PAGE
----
I found Motherless Brooklyn, like so many other treasures, at the thrift shop, in amongst a thousand potboilers, it's front cover dog-eared and nearly torn off, but its creamy, delectable innards of type intact. It never fails to amaze me how such priceless riches as a well crafted novel, book of poems or philosophical tract, the recorded texture of the human mind at its very finest hour of operation, can be left to rot amongst quagmires of stillborn plots, anachronistic recipe collections, and yesterday's self-help strategies--then sold for a pittance, for less than the price of a candy bar. But such is the paradoxical nature of commerce, and it works to the advantage of Fakiegrinders like myself, who, if forced to pay the price such books are truly worth, would need to labour several lifetimes just to purchase access to one or two of them.
Over the past year, Lethem has become my new favourite read. His Fortress of Solitude is the first novel I've come across that examines the influence of comic books and hip-hop culture on the life of its protagonists. As She Crawled Across the Table is a funny and poignant look at quantum physics and the absurdities of university life. Amnesia Moon is a fantastical, post-apocalyptic Jonathan Swift type of tale, and probably my favourite of the Lethem books I've read. He just recently released a collection of essays, some excerpts from which were published in The New Yorker not long ago, and these look to be interesting reading as well.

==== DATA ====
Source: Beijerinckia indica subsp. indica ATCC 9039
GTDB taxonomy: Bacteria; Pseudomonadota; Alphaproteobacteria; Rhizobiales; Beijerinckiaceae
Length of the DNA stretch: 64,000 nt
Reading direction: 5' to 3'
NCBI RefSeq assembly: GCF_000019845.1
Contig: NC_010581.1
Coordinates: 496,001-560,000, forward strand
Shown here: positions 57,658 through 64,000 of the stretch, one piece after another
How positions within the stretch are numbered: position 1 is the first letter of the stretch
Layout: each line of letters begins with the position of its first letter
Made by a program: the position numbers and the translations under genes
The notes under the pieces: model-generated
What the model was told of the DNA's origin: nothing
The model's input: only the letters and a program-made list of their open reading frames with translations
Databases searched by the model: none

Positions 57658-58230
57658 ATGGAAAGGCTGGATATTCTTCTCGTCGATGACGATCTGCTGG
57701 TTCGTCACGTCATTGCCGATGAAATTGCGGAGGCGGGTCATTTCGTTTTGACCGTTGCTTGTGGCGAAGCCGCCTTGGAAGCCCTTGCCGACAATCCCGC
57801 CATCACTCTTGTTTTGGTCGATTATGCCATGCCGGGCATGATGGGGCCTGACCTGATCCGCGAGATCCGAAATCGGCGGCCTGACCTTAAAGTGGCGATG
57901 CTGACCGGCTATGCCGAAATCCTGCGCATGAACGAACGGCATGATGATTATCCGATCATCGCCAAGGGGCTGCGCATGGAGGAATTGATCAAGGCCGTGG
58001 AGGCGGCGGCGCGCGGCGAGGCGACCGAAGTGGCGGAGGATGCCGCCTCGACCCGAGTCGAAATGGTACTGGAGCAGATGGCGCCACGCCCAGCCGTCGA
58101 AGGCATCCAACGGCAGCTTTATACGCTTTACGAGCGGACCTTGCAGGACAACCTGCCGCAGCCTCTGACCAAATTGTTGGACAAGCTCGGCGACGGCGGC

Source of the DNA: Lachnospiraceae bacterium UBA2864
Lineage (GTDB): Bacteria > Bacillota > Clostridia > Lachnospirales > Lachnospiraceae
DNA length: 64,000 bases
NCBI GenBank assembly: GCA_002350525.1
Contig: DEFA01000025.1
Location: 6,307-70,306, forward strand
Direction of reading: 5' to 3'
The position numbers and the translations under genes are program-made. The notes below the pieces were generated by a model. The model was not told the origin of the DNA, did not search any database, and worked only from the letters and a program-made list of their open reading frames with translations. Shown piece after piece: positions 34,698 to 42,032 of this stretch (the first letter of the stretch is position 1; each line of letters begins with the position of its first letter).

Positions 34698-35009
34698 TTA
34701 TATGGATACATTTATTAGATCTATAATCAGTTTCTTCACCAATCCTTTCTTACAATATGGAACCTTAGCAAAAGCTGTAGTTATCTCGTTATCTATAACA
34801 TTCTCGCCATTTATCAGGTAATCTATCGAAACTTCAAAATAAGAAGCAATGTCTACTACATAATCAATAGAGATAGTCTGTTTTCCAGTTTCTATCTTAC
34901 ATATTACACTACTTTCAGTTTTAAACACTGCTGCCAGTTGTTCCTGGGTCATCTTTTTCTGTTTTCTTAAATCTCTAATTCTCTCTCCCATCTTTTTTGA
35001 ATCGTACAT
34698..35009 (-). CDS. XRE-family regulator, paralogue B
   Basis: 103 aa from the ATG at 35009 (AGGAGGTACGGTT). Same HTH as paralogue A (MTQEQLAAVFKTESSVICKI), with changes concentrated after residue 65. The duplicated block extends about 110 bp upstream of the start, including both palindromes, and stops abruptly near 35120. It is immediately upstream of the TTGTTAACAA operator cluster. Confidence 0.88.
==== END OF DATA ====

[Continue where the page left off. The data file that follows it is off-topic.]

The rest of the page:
Motherless Brorklyn is about a detective with Trouette's syndrome trying to unravel the mysteries of a recent murder that is intertwined with the character's own unusual past. Without giving away details of the plot, I will quote a paragraph that seemed to be informative of certain insomniac creative processes that sometimes go on here at Fakiegrind Central,
"Insomnia is a vairiant of Tourette's--the waking brain races, sampling the world after the world has turned away, touching it everywhere, refusing to settle, to join the collective nod. The insomniac brain is a sort of conspiracy theorist as well, believing too much in its own paranoiac importance--as though if it were to blink, then doze, the world might be overrun by some encroaching calamity, which its obsessive musings are somehow fending off."
Motherless Brooklyn, Vintage Books, p.246
Motherless Brooklyn is well worth scouring the thrift shops for, or ordering through Amazon if dumpster diving isn't your thing. The book itself is full of dumpsters, steakouts and New York sandwiches, the combination of which is sure to satisfy any Fakiegrinder's apetitie for summer fiction. But don't take my word for it; read the book yourself and tell Fakiegrind what you think.
Click to read Super Goat Man, a short story by Jonathan Lethem from The New Yorker.